Published by: Albert Barajas
Class: Lighting Fixtures, More >>
Published at: Friday, November 17 2017 15:31:56
Contemporary chandeliers are available in a huge variety of styles that will work in just about any room in the home. There are several chandeliers on the market that can be true pieces of art and would look stunning in any contemporary themed dining room while a simple, yet attractive, chandelier would look stunning in a hallway or entryway. They can come with as little as two lights or as many as ten lights hanging on their arms.
Bathroom: Cast a flattering light in your bathroom vanity area by suspending an eye-catching hanging lamp or cluster of pendants near eye level and about 18 inches from the center of your sink. This unconventional lighting style will eliminate those pesky shadows under your chin, cheeks and eyes. Ceilings Higher Than Eight Feet: If you have ceilings taller than eight feet, be sure to add on three inches for each additional foot of ceiling height.
In the mid-19th century, as gas lighting caught on, branched ceiling fixtures called gasoliers (a portmanteau of gas and chandelier) were produced, and many candle chandeliers were converted. By the 1890s, with the appearance of electric light, some chandeliers used both gas and electricity. As distribution of electricity widened, and supplies became dependable, electric-only chandeliers became standard. Another portmanteau word, electrolier, was formed for these, but nowadays they are most commonly called chandeliers. Some are fitted with bulbs shaped to imitate candle flames, for example those shown below in Epsom and Chatsworth, or with bulbs containing a shimmering gas discharge. The world's largest English Glass chandelier,(Hancock Rixon & Dunt and probably F. & C. Osler) is located in the Dolmabahçe Palace in Istanbul. It has 750 lamps and weighs 4.5 tons. Dolmabahçe has the largest collection of British and Baccarat crystal chandeliers in the world, and one of the great staircases has balusters of Baccarat crystal. More complex and elaborate chandeliers continued to be developed throughout the 18th and 19th centuries, but the widespread introduction of gas and electricity had devalued the chandelier's appeal as a status symbol.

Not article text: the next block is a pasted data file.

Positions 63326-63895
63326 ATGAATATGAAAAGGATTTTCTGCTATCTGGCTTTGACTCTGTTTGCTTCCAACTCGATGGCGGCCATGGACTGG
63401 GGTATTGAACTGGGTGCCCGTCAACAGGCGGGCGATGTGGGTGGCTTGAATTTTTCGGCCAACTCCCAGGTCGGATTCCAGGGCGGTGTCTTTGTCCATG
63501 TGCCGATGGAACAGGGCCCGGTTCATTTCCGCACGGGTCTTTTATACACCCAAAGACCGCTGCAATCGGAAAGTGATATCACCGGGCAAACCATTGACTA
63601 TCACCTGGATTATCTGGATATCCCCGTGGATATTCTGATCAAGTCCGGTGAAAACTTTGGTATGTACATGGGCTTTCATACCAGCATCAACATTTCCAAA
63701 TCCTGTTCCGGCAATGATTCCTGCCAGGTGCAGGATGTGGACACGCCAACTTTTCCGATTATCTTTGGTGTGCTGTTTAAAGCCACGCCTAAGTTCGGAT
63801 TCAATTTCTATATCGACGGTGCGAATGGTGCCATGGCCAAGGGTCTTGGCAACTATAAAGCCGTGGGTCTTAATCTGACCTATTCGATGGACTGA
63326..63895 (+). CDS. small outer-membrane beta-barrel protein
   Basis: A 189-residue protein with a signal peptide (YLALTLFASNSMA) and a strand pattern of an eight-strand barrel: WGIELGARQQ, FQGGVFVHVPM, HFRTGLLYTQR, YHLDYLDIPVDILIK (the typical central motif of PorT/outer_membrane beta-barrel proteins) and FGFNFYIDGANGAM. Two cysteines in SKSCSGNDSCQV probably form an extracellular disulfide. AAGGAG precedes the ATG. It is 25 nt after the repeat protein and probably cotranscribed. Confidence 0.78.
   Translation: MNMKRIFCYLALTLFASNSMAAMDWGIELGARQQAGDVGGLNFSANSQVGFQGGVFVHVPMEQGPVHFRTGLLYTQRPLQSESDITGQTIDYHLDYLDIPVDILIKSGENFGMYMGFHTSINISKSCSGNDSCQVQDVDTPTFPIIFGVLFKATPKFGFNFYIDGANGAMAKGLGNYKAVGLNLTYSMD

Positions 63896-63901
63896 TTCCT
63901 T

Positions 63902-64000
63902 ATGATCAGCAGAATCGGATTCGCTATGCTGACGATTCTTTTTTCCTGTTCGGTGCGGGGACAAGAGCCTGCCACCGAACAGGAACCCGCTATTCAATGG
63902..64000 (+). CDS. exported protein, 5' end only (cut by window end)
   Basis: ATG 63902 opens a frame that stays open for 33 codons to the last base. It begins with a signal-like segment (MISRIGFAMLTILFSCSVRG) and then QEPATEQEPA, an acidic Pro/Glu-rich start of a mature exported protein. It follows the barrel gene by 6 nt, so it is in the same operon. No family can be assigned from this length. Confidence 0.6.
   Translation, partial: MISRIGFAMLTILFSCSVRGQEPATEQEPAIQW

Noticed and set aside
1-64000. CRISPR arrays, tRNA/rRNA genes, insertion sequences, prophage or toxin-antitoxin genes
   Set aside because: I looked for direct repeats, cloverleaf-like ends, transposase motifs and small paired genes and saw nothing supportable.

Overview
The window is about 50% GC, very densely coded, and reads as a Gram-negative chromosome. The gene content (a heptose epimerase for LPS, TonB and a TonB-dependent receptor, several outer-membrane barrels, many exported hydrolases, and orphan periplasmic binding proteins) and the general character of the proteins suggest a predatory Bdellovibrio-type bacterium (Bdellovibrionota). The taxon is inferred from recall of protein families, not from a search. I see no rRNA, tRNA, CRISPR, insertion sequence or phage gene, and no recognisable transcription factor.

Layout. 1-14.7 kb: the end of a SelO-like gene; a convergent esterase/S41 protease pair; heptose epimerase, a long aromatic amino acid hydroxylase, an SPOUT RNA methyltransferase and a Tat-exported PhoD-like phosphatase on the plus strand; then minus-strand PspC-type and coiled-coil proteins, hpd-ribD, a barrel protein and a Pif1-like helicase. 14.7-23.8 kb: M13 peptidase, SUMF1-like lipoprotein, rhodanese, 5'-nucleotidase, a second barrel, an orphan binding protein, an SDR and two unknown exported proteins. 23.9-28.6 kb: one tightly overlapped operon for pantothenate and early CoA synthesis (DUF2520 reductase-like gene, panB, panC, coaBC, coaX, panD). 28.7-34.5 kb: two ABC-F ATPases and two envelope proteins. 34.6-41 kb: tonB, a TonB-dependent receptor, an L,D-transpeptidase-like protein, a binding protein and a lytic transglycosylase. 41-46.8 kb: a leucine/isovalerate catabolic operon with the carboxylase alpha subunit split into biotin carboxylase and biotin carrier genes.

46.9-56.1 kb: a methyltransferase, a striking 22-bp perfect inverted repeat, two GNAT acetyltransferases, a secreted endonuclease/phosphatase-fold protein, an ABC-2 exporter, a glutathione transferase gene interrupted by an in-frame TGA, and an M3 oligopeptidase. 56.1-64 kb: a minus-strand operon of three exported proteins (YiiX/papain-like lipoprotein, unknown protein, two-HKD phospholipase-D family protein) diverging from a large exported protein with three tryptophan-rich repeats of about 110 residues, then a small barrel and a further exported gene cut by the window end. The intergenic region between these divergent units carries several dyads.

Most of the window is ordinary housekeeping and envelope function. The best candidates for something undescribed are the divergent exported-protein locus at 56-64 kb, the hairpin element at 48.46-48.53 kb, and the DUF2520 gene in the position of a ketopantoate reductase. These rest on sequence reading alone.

Wall Sconces: Mostly used for adding ambience and decoration, a wall sconce is any kind of wall-mounted light fixture. It provides dimmer, less vibrant illumination and is therefore likely to be used in multiples down a hallway or near a front door.
Recessed Lighting: If space is an issue, recessed light fixtures are a great option, because they take up no space at all; a fixture is inserted directly into the ceiling. Because they are often used as accents in a larger space, such as a kitchen or living room, recessed bulbs are almost always used in multiples. Although not as common a use, they can also be inserted into floors and walls to provide additional brightness in dark spaces.